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Legislative Policy Committee Reviewing Current Legislative Bills


RPC’s Legislative Policy Committee is tracking approximately two dozen bills related to goals and policies in the RPC Regional Master Plan as well as bills likely to be of interest to RPC member communities. The tracking list is available on our website. The Legislative Policy Committee is still determining whether RPC will submit comment on any of the measures. Most bills at this point have been acted on by their initial committee of referral. Many House bills are awaiting the next floor session the week of April 6. Crossover Day, the deadline for action in the chamber where a bill is introduced, is April 10. Examples of measures being tracked include the following:

SB099 - Relative to the amount of meals and rooms tax revenue that is distributed to municipalities. This would remove the annual increase limit on the distribution of meals and rooms tax revenues to municipalities so that 40 percent of net revenues are distributed annually. Current status: Laid on the Table

HB216 - Relative to public notice of and access to meetings under the right-to-know law. This bill would allow continued use of virtual meetings by public bodies subject to RSA 91-A following the end of the Governor’s Emergency Order on COVID-19. RPC has found virtual meetings to increase public participation. Provisions of the bill allow remote meetings if all participating can hear all other participants and requires the meeting be adjourned if electronic connection fails. Current Status: In Committee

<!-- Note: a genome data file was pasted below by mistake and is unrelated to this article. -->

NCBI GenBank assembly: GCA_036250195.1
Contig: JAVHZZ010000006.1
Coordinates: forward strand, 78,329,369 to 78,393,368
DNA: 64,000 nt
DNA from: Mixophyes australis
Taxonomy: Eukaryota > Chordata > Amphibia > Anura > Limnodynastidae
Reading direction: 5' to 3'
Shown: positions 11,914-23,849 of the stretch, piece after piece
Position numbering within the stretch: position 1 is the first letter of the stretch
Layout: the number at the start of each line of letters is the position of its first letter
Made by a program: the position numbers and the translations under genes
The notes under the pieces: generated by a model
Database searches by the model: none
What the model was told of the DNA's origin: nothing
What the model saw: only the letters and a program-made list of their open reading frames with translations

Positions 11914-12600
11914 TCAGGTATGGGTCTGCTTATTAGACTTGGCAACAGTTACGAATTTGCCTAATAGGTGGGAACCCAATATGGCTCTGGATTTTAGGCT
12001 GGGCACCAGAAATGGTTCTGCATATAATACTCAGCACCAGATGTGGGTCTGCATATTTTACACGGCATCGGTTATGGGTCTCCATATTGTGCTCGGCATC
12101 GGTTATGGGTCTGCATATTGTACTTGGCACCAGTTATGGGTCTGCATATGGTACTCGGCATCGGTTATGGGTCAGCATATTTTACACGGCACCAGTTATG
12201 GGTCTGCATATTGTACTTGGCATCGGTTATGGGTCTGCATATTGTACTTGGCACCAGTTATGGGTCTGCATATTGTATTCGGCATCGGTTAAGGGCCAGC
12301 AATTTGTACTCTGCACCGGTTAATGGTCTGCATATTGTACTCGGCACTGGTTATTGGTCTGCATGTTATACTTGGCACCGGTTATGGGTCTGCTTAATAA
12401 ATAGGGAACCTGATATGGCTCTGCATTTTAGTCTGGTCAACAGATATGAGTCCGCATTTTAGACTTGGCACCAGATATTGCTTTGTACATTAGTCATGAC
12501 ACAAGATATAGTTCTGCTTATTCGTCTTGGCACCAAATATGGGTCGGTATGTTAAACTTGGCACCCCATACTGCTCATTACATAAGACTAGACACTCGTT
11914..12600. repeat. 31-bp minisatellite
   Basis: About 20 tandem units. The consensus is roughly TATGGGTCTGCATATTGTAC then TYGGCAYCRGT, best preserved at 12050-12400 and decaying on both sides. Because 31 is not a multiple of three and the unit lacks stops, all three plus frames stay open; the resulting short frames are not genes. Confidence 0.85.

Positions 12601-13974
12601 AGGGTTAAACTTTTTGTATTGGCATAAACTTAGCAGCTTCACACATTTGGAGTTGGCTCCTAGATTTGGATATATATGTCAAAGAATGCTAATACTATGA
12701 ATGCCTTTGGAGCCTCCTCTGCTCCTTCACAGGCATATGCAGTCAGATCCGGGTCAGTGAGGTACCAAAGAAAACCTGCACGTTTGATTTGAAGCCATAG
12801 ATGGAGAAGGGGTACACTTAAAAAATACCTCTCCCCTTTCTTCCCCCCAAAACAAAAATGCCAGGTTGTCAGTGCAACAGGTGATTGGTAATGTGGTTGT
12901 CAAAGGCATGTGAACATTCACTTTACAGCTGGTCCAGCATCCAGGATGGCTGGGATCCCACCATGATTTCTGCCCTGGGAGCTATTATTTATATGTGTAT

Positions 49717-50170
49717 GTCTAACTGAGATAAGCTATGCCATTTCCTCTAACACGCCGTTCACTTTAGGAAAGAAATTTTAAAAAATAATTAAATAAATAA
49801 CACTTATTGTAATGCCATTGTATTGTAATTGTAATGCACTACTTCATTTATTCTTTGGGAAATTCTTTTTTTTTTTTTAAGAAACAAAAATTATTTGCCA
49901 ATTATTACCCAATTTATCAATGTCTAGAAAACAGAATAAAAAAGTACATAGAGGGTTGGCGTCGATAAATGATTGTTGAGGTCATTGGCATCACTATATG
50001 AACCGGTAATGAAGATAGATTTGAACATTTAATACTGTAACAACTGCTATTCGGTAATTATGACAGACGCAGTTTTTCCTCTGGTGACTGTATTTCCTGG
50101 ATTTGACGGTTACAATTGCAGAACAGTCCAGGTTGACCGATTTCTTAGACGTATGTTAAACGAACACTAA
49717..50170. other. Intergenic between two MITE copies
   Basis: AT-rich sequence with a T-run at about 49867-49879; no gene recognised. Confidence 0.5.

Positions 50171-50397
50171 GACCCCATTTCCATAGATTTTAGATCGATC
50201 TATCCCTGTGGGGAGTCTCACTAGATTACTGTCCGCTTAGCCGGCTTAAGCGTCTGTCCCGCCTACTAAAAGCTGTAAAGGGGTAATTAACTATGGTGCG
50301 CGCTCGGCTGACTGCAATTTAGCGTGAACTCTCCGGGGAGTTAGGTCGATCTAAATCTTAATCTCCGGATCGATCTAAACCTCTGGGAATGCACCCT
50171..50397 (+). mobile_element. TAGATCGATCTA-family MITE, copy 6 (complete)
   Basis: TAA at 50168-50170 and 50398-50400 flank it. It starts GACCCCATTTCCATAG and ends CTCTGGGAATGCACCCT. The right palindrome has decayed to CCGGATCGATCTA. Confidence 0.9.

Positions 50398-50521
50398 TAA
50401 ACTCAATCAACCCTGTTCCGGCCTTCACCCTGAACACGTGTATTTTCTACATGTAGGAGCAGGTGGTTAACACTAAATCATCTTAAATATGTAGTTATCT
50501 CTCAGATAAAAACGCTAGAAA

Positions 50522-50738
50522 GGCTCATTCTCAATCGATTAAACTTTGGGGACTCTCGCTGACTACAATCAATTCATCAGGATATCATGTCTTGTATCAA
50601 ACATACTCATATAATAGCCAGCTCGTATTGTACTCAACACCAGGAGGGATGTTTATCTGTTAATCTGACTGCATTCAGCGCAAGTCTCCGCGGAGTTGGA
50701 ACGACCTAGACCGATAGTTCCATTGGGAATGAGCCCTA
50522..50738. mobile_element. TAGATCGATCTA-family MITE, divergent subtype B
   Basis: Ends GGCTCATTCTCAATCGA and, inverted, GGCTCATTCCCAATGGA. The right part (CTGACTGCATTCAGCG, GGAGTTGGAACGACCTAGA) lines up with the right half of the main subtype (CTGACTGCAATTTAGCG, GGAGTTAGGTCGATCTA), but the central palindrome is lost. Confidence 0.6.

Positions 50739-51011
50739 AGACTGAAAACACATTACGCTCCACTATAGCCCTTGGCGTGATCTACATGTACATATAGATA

HB279 - Relative to the maximum allowable vehicle gross weight for a combination of truck-trailer and single semi-trailer with 4 or more axles. This bill increases the maximum gross weight allowed on any tandem axle from 36K to 40K lbs per axle for a combination of truck-tractor and single semi-trailer with 4 or more axles that carries forest products. NHDOT opposes this bill based on the damage that overweight vehicles do to roads and the increased maintenance and reconstruction costs. If passed this would likely set a precedent for expansion to include other types of freight beyond forest products. Current Status: In Committee

CACR9 - Providing that a municipality may not raise property taxes more than two percent per year and no more than one percent per year on disabled citizens or senior citizens. NHMA notes that this is a limit on total tax revenue, not just rate, so if a town was able to lower its budget and tax burden in one year it would reset revenue limit at a lower level going forward. CACR9 was voted Ought to Pass in the House Municipal & County Government Committee by a vote of 10-9. Current Status: Report Filed

Instructions on how to testify for Capitol House and Senate Bills click here.